Some 1,800-year-old grave offerings have been unearthed as part of the latest excavations in a grave in the ancient city of Hadrianopolis in the Eskipazar district of Turkey's northern Karabük province. The artifacts, consisting of oil lamps, medical instruments, rings and mirrors, were unearthed from a woman's grave.
The ancient city, which is considered to have been used as a settlement in the Late Chalcolithic, Roman and early Byzantine periods, is known as the "Zeugma of the Black Sea" due to its mosaics depicting many animals such as horses, elephants, panthers, deer and the legendary creature called a griffin. The excavation work began in the ancient city of Hadrianopolis in 2003 and is being carried out under the coordination of Karabük University Archeology Department lecturer Ersin Çelikbaş under the presidency of the Kastamonu Museum.
The excavation work continues on 14 scattered structures, consisting of two baths, two churches, one defense structure, rock tombs, one theater, one vaulted and domed structure, one monumental cult niche, fortifications, villas, other monumental buildings and some cult areas detected during surface studies in the ancient city. In previous excavations in the area, ancient coins, bone buckles, a unguentarium (tear bottle), second-century tombs, votive plaques, Late Chalcolithic ceramics and altar pits had been found. The movable finds, which were examined in the excavation house, are being taken to museums in neighboring cities, while the immovable ones are being preserved where they are.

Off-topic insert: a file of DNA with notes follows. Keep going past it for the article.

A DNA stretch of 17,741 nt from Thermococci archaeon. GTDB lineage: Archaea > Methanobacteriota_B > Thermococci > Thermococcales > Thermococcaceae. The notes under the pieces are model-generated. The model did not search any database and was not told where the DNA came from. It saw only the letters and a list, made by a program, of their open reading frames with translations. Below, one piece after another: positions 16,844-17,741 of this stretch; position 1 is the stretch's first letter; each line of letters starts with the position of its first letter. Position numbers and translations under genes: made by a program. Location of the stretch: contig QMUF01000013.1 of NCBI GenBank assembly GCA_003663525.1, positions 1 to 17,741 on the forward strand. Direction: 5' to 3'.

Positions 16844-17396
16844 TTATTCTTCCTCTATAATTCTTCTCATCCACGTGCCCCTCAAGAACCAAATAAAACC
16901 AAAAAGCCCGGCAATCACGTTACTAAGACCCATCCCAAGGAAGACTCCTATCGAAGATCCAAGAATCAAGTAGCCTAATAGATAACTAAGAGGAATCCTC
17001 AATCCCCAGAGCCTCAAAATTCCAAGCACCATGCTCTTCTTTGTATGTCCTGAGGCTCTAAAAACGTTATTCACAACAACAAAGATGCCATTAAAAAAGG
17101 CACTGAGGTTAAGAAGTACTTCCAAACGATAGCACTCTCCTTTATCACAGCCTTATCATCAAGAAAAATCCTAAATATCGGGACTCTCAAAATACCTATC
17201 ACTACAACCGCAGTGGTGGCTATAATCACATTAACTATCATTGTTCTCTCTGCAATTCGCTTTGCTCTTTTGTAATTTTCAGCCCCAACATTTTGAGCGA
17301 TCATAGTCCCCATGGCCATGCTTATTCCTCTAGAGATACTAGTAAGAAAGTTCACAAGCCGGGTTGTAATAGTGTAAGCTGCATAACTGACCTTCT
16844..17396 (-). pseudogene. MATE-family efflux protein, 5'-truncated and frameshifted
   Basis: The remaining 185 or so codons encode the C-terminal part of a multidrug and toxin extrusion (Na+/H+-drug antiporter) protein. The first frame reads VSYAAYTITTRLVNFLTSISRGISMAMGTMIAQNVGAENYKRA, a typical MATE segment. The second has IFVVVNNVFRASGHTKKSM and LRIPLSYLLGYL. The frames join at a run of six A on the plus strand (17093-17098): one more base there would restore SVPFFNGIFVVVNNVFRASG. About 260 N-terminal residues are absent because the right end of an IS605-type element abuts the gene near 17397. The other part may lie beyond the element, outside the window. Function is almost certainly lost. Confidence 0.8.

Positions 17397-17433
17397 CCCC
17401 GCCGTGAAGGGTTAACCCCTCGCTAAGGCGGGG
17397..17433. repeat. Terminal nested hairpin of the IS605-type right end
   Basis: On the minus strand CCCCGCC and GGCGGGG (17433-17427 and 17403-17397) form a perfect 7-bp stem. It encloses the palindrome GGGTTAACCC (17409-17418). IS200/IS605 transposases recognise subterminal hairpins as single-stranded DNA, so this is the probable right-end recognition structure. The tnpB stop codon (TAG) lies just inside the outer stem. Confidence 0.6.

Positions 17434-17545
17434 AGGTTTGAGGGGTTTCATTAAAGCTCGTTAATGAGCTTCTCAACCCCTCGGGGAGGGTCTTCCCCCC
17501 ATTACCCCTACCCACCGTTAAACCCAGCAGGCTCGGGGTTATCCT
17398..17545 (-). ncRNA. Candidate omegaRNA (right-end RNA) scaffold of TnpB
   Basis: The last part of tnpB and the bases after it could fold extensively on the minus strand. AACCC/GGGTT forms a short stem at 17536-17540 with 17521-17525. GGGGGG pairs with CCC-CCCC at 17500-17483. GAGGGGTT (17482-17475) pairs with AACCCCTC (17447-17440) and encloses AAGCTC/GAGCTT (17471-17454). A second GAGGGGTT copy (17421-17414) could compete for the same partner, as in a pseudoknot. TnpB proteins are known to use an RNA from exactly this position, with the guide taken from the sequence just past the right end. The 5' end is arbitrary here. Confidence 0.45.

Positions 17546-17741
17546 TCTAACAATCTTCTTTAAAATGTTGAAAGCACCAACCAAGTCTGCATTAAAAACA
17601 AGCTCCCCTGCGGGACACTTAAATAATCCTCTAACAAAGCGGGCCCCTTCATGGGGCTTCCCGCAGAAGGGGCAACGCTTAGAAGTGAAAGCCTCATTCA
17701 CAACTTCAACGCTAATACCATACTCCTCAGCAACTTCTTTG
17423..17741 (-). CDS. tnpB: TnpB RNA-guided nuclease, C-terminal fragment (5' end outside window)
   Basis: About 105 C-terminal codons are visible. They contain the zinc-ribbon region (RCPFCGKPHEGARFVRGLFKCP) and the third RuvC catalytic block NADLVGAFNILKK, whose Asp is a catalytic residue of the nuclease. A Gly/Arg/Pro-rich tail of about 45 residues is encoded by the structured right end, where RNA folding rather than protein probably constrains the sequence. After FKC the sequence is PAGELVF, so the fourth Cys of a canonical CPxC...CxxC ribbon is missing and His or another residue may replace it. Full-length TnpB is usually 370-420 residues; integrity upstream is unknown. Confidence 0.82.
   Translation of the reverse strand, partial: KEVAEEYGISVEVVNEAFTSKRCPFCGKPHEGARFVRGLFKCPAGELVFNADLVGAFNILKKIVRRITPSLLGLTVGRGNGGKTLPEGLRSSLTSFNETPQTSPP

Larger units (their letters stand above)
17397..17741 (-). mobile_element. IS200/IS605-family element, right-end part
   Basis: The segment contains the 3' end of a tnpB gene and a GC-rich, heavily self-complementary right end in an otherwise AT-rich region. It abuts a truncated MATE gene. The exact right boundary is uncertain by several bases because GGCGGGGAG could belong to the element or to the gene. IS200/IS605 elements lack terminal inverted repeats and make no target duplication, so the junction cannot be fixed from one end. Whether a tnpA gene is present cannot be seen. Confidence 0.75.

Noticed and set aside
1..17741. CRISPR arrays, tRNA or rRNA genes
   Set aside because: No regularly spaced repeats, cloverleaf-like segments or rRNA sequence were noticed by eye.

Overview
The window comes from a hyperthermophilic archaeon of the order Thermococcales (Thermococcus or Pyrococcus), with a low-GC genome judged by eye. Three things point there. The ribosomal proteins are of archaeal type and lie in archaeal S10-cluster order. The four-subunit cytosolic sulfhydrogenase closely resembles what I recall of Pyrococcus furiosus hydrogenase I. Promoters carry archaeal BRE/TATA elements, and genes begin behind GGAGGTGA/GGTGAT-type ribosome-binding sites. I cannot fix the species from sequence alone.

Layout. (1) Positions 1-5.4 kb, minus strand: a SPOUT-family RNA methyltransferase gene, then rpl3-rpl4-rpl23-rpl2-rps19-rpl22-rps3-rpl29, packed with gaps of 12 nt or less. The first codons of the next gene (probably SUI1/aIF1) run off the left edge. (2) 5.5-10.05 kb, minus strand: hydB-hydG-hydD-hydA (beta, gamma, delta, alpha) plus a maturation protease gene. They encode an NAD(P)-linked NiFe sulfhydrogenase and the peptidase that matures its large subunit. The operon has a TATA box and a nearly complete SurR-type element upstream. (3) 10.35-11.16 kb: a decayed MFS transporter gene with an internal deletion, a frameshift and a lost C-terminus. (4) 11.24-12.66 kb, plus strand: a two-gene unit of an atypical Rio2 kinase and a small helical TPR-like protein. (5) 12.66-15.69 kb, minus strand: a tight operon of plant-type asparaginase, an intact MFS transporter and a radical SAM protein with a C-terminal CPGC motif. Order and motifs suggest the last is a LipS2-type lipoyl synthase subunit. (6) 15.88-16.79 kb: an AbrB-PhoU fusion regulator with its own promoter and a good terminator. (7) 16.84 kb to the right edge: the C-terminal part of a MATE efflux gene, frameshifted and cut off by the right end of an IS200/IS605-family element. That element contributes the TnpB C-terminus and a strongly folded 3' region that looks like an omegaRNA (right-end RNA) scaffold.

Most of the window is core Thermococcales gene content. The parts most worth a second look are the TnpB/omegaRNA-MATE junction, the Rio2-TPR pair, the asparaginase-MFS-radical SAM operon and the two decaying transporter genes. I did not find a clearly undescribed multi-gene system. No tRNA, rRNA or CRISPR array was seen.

In this year’s excavations, the 1,800-year-old grave offerings have been the most significant finds. According to Çelikbaş, this year’s finds revealed that the history of Hadrianopolis dates back to the Late Chalcolithic period. “During the excavations this year, we have obtained very important findings. One of the excavations carried out in three areas is in the necropolis area consisting of rock tombs. We have reached important tombs in the necropolis area. We can say that these graves, along with the offerings, are the most important materials that tell us about the people of that period as well as their traditions and rituals,” Çelikbaş noted.
Pointing out that one of the graves they have found is very interesting, Çelikbaş said: “The unearthed offerings reveal that the grave belongs to a woman. Underlining that they have uncovered an oil lamp, a medical instrument, a ring and a mirror, all of which urged them to think that this grave is of a female doctor, Çelikbaş noted: “This is because the medical find is a probe with a spoon tip. It was a tool used by doctors in antiquity.”
Çelikbaş further stated that, based on the coins in the grave, they found that the tomb dates back to the period of the Roman Empire, adding: “The tomb dates back 1,800 years, coinciding with the Roman Empire. The coins that have come out of the grave prove it. I would say it is the oldest grave unearthed in the area.”
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